Fifty Shades of Black-on-Grey: The unfortunate design limitations of e-books
October 30, 2012 | 3:47 pm
Last month, Amazon announced that they are selling more e-books than printed books for the first time. For every 100 hardback and paperback books sold on Amazon, 114 e-books are downloaded. The company says that we are experiencing a “reading renaissance,” and book publishing stats also show that adult e-book sales grew 49 percent last year, selling nearly 100 million units.
It seems that e-books are gradually replacing traditional printed books, but will printed books ever die out altogether? Regardless of whether texts are perfectly translated onto digital reading devices, most e-books tend to lack the individual character that is present in printed books. Much of the typography, layout and design of traditional print publications can’t be displayed on some e-readers, most notably the market leader, Amazon’s Kindle. It means that every novel looks much the same, whether it’s Kafka or Kipling. Reading e-books can turn into a boring experience when book after book has the same basic layout and typeface.
It’s a shame, because e-readers clearly have their advantages, displaying content with print-like clarity and offering a range of other advantages over traditional books. Publishers are missing out on the opportunity to publish something truly unique in favor of publishing something which will work on a wide range of e-readers.
Publishers format an e-book in a way that ensures the text flows property regardless of device, screen size or font. Designers and publishers are accustomed to having complete control over the appearance of their books, but now, design needs to be flexible and capable of being displayed well on a number of different devices. While some e-readers offer publishers a great deal of control over the appearance of their e-books, the Kindle offers very limited control. This is why typographic expression is particularly lacking in today’s e-books; the Kindle only offers one typeface.
EPUB was developed by the International Digital Publishing Forum (IDPF), and is accepted by most popular readers, apart from the Kindle. EPUB is based on XHTML and CSS, a popular markup language and style sheet language, respectively, for Web pages. These languages offer much more control over design and layout than other formats. The Kindle’s file formats, however, severely limit the amount of control publishers can have over the design, layout and formatting of their products, and this really impacts the quality of the reading experience of most of today’s books. Unfortunately, the Kindle is one of the most popular e-readers on the market, and it’s holding back e-book design as a whole.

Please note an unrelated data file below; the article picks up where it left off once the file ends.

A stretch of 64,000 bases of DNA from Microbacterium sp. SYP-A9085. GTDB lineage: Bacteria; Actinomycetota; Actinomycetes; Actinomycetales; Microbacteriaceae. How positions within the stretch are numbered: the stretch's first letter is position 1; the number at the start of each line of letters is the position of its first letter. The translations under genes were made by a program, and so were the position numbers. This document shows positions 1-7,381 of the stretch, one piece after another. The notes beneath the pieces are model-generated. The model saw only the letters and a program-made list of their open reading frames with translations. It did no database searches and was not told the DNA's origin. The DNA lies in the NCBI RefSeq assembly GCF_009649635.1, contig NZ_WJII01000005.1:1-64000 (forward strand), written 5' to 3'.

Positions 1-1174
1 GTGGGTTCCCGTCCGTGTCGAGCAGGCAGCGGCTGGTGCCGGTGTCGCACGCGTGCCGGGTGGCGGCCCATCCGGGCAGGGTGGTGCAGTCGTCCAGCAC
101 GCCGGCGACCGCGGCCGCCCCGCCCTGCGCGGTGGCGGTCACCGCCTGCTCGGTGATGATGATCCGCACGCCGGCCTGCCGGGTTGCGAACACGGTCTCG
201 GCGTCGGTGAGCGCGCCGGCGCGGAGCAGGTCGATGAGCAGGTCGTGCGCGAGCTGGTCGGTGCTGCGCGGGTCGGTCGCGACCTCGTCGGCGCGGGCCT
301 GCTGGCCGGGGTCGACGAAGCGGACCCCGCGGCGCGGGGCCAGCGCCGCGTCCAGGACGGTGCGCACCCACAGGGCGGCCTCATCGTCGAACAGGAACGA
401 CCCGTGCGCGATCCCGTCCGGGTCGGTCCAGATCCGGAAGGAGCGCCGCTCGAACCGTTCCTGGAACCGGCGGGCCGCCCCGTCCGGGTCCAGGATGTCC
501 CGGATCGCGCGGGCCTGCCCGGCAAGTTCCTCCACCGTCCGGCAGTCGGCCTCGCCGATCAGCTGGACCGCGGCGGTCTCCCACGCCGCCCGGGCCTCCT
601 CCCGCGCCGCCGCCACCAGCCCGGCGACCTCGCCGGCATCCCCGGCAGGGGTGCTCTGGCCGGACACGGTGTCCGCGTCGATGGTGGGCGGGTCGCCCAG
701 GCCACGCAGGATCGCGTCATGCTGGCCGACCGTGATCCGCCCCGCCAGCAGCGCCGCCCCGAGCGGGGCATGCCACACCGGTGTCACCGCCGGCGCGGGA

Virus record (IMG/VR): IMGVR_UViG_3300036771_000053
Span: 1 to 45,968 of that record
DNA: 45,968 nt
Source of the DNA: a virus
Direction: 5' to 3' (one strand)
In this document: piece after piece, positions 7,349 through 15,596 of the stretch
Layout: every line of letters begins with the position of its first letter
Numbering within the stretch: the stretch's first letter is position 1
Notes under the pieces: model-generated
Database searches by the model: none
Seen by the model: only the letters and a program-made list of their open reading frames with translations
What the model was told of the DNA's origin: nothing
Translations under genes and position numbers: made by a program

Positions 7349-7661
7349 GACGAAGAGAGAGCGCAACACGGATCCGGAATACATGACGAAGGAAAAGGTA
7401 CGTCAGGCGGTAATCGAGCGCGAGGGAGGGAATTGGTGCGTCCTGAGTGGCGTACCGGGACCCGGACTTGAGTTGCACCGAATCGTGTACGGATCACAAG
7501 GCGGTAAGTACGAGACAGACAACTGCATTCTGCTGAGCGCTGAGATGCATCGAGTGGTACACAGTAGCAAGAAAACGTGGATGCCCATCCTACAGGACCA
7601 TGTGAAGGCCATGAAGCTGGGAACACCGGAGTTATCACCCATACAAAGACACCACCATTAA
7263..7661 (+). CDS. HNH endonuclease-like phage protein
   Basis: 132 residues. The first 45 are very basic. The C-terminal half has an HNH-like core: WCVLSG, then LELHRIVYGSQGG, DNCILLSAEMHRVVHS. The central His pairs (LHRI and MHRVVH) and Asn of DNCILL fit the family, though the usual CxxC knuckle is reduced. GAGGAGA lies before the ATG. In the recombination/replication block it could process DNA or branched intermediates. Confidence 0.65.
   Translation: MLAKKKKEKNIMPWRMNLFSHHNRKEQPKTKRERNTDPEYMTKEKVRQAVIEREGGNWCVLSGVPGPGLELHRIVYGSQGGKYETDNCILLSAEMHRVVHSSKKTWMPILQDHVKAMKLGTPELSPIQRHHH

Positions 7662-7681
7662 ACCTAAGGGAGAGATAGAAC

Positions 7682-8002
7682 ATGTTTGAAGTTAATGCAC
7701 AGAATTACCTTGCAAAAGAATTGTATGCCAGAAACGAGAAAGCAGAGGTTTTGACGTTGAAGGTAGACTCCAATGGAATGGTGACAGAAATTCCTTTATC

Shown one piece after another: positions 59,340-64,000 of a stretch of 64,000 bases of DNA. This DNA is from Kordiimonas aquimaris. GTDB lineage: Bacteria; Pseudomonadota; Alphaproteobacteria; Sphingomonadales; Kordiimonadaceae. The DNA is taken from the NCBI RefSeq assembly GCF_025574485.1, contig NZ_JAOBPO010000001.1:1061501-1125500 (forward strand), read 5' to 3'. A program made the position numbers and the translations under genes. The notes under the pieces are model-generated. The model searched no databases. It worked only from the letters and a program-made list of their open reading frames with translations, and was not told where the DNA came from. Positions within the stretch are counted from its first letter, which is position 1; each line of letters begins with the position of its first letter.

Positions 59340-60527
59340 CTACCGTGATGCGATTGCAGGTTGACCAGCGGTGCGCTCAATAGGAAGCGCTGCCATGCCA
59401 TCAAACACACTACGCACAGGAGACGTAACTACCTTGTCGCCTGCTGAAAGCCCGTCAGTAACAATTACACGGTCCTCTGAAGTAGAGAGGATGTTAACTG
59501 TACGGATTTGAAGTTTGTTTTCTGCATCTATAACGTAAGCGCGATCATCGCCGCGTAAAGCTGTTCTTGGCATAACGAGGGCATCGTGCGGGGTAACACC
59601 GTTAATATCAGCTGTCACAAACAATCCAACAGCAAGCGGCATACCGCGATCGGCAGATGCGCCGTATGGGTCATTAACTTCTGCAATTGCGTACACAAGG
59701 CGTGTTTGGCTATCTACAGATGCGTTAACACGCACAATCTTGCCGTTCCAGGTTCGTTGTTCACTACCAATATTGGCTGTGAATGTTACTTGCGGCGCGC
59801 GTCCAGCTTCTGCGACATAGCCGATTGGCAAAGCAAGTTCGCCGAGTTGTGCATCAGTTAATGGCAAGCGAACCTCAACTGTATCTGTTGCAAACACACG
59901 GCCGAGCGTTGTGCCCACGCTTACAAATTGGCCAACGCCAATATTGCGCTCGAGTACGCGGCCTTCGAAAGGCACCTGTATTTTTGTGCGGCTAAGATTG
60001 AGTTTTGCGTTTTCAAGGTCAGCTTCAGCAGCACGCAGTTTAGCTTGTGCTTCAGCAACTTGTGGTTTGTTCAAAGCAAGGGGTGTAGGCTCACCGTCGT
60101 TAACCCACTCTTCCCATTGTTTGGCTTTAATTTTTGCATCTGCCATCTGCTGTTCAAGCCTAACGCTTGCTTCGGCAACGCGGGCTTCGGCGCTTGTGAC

Great design and bespoke typefaces play an important role in forming the identity and personality of a book (see the example above, from Alice’s Adventures in Wonderland, of text designed to resemble a mouse’s tail), and this is missing from the world’s most popular e-reader. The best we can hope for is that eventually, one fairly-flexible e-book format will prevail and become the standard, as is happening in China and Taiwan.) Hopefully this will be a non-proprietary publishing standard which can distinguish between content and presentation. Using fairly simple markup languages like CSS makes a lot of sense too, as it means that users can relatively easily edit the “look and feel” of a book based on their individual preferences. This could be particularly important for visually-impaired readers who require text to be of a particular size, color or shape.
* * *